By Chad Bray
A New York man, who had previously served jail time in a separate fraud scheme, has been sentenced to more than five years in prison after he admitted earlier this year to running an investment scam related to a purported service to return lost pets to their owners.
Eric Stein, 54 years old, pleaded guilty to fraud charges in February in the scam, which prosecutors alleged netted $500,000 and involved dozens of consumers buying sham distributorships in a company called Return-A-Pet through false and misleading advertisements.
In addition to serving five years and three months in prison, Mr. Stein was ordered Monday by U.S. District Judge Miriam Goldman Cedarbaum to pay $528,000 in restitution.
Mr. Stein allegedly carried out the scheme while on supervised release after pleading guilty more than a decade ago in a $34 million investment fraud scheme in Nevada, prosecutors said.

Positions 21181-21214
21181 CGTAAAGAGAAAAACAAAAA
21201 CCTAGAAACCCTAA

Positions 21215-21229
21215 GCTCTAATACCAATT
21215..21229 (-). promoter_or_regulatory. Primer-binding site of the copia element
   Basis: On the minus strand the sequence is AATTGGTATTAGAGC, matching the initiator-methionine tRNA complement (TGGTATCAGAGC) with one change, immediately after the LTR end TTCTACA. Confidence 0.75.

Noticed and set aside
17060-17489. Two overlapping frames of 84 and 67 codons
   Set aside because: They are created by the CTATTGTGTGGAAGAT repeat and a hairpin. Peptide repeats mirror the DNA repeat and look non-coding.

“Providing a service that reunites distraught pet owners with their lost pets sounds like a winning business model, but unfortunately, this one was a fraud,” said Preet Bharara, the U.S. attorney in Manhattan. “It was not Eric Stein’s first investment fraud scheme, but with today’s sentence, it will hopefully be his last.”
Mr. Stein was featured in a August 2004 WSJ story in which he talked about his prior fraud. He was sentenced to eight years in prison in 2001 after pleading guilty to 73 charges, including securities fraud, conspiracy and money laundering.
He apparently started the new fraud in 2007, shortly after he was released from prison, prosecutors said.
The service purported to offer identification tags to be placed on pets that featured a 24-hour staffed toll-free number. Mr. Stein allegedly sold sham “distributorships” for the service to individuals across the U.S. and overseas for fees of $5,000 to $50,000, prosecutors said.
A lawyer for Stein didn’t immediately respond to a request for comment Monday.
Wall Street Journal (blog)